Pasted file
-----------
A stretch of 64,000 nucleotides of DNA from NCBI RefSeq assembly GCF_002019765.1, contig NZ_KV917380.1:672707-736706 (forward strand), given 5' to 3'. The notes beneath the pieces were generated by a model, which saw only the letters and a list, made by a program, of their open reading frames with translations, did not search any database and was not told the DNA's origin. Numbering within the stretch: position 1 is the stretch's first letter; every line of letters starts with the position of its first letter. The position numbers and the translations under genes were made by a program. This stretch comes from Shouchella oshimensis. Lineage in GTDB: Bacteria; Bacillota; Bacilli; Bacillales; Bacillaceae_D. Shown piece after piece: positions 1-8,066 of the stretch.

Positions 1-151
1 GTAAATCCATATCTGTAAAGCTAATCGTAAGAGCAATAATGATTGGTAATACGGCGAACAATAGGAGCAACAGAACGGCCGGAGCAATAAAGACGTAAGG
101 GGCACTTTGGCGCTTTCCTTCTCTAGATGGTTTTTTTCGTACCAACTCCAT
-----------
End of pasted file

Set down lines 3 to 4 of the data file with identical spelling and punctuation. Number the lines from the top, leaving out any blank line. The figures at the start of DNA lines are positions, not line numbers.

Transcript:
1 GTAAATCCATATCTGTAAAGCTAATCGTAAGAGCAATAATGATTGGTAATACGGCGAACAATAGGAGCAACAGAACGGCCGGAGCAATAAAGACGTAAGG
101 GGCACTTTGGCGCTTTCCTTCTCTAGATGGTTTTTTTCGTACCAACTCCAT